Shagari, Alhaji Shehu

Shagari, Alhaji Shehu

Shagari, Alhaji Shehu, 1925-, president of Nigeria (1979-83). In 1978 he helped form the National party, and his subsequent election as president marked the end of 13 years of military rule in Nigeria. Continued economic problems and government corruption eventually led to his overthrow (1983).

General Chukwuemeka Odumegwu Ojukwu, Ikemba Nnewi, known as Emeka Ojukwu, (born November 4, 1933) was the leader of the secessionist state of Biafra in Nigeria (1967–1970), during the Nigerian Civil War, and previously Military Governor of the Eastern Region of Nigeria. He is usually referred to in news and other sources just as Ojukwu.

Frederick Forsyth, a friend, wrote a biography about him titled Emeka. It was published in 1982. Ojukwu was also a prototype of anonymous General character in Forsyth's novel The Dogs of War published in 1974.

Education

He was born in Zungeru, the son of Sir Louis Odumegwu Ojukwu (KBE), President of The African Continental Bank, first President of The Nigerian Stock Exchange and a business tycoon who was believed to be Nigeria's first multi-millionaire. Chukwuemeka's name meant "God has done well." He attracted media publicity at a young age. In 1944, the young Ojukwu was briefly imprisoned for assaulting a white British colonial teacher who was humiliating a black woman at King's College in Lagos, an event which generated widespread coverage in local newspapers. He then went on to study in Britain, first at Epsom College, in Surrey and later earned a Masters degree in history at Lincoln College, Oxford University.

Biafra

Ojukwu decided to enter the military over the objections of his father, who wanted him to study law. He joined the Nigerian military and graduated from the prestigious Sandhurst Military Academy in England. He then became a Lieutenant Colonel in the Army of Nigeria and Military Governor of the oil rich Eastern Region. Following an anti-Igbo/Christian genocidal pogrom in the Muslim Northern Region, Igbo chiefs met at Umuahia in the Eastern Region. They decided to declare the region consisting of the Igbo heartland, the Niger Delta (mostly Ijaw) and the Cross River basin (Efik and Ibibio areas) independent. Ojukwu was chosen by the Igbos to lead the new country and appointed Head of State & General of the Peoples Army, named "Biafra" after the Bight of Biafra.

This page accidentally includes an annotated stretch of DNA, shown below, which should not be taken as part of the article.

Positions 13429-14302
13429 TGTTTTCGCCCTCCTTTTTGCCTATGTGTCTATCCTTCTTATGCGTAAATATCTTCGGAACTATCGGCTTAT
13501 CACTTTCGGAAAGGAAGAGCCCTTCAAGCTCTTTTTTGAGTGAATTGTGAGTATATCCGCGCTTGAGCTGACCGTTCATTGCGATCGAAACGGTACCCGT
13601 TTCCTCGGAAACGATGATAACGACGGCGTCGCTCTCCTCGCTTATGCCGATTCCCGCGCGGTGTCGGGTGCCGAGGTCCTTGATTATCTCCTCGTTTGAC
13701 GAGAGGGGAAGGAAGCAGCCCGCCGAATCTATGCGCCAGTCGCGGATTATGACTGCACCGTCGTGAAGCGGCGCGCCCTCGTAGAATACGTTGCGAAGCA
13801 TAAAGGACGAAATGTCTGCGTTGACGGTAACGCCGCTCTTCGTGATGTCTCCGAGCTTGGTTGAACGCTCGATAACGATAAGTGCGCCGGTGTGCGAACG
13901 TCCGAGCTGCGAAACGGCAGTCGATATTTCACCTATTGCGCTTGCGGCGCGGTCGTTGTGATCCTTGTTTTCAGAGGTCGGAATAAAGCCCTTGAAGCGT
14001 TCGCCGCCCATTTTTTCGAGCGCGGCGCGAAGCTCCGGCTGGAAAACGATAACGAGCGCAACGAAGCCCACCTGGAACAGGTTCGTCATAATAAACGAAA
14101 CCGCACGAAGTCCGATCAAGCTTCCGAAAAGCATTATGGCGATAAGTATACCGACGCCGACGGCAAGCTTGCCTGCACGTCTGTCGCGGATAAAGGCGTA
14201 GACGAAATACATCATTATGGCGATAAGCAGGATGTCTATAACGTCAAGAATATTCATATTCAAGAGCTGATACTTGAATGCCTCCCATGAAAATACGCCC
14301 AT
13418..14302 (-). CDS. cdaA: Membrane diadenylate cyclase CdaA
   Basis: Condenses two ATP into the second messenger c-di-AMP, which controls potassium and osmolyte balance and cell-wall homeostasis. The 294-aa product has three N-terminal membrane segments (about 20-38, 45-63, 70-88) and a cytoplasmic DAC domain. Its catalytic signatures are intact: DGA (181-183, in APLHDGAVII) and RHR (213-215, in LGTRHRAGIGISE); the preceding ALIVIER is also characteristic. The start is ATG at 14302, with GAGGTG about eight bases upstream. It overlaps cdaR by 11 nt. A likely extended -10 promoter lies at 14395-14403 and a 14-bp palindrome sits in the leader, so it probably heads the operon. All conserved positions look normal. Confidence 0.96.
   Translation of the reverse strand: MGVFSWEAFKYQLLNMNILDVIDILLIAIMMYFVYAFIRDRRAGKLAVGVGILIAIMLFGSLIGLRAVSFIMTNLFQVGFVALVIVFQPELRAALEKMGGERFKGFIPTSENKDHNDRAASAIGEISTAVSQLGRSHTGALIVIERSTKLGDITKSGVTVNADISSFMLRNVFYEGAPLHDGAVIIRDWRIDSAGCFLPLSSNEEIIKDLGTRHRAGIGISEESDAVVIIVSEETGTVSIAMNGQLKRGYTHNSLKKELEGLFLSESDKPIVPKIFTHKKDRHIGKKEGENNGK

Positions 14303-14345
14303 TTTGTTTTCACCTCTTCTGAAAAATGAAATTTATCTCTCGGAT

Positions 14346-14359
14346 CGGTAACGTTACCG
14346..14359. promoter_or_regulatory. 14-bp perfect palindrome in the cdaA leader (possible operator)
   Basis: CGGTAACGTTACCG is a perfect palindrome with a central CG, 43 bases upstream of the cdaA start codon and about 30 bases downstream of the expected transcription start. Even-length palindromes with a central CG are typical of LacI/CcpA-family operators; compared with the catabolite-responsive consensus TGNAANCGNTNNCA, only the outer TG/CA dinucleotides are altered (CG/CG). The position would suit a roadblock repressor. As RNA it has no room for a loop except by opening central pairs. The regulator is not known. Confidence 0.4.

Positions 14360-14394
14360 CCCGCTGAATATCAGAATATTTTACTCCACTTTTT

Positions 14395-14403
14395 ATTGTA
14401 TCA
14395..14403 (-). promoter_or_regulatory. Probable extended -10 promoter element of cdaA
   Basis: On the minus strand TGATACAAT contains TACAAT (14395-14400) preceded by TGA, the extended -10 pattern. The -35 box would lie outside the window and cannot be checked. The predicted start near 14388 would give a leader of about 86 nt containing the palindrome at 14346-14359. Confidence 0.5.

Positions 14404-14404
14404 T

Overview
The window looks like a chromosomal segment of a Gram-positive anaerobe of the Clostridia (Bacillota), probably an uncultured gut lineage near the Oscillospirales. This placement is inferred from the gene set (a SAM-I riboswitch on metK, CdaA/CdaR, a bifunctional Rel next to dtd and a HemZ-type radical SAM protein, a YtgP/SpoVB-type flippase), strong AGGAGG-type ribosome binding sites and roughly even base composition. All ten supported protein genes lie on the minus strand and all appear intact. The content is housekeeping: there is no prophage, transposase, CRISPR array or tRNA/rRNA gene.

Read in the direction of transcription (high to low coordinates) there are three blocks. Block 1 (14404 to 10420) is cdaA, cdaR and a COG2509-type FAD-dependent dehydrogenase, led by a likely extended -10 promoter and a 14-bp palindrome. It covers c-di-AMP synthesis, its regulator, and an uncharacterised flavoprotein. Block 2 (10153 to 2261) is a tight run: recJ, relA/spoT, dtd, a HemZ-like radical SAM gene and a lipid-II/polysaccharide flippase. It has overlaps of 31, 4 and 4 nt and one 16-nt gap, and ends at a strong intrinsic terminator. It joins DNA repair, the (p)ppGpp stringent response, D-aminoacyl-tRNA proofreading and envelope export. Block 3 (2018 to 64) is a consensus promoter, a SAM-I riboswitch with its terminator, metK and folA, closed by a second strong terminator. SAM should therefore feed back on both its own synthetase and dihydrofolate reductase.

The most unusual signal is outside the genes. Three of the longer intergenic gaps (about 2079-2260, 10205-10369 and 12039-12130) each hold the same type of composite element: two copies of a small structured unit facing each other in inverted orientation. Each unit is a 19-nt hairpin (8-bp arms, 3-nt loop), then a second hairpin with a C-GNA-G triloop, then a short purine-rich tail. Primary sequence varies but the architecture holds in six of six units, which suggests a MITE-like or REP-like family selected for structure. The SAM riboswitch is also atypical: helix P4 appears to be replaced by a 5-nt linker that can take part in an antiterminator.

Despite some early Biafran successes, such as the world famous Abagana ambush in which two divisions of the Nigerian Army were annihilated, the Nigerians slowly gained the upper hand, supported by the United Kingdom and the Soviet Union and, tacitly, by the United States. Among the world's major nations, only France and Portugal offered some support to Biafra.

On June 1, 1969, he delivered the Ahiara Declaration, a patriotic speech, in the village of Ahiara. The speech condemned racism and imperialism, and asserted "our inalienable right to self determination". Ojukwu condemned as genocide the actions of Nigeria and the United Kingdom, for completely blockading Biafra without exception for children or other noncombatants.

After Biafra

Ojukwu left Biafra as it collapsed, intending to set up a government in exile. He subsequently lived in Ivory Coast for 13 years. Seeking to bolster his support among Igbos, President Alhaji Shehu Shagari pardoned Ojukwu and allowed him to return to Nigeria in 1980. He joined Shagari's National Party of Nigeria (NPN) and contested the 1983 election for the Senate.

In February of 1994 Ojukwu accepted an invitation to give a speech at the Lagos Law School.

As the candidate of the All Progressives Grand Alliance (APGA), he ran for President in the 2003 presidential election. He claimed to have won the election and filed a court challenge against what he said was the "massive fraud" that allegedly denied him the presidency.

Today Ojukwu lives a quiet life in Eastern Nigeria. In early December 2006 he was again chosen to be the APGA presidential candidate for the April 2007 election. On January 14 2008 he received his military pension from the Nigerian government, but on this occasion he complained that he was referred to as a lieutenant colonel and not as a general, his rank in the Biafran military.

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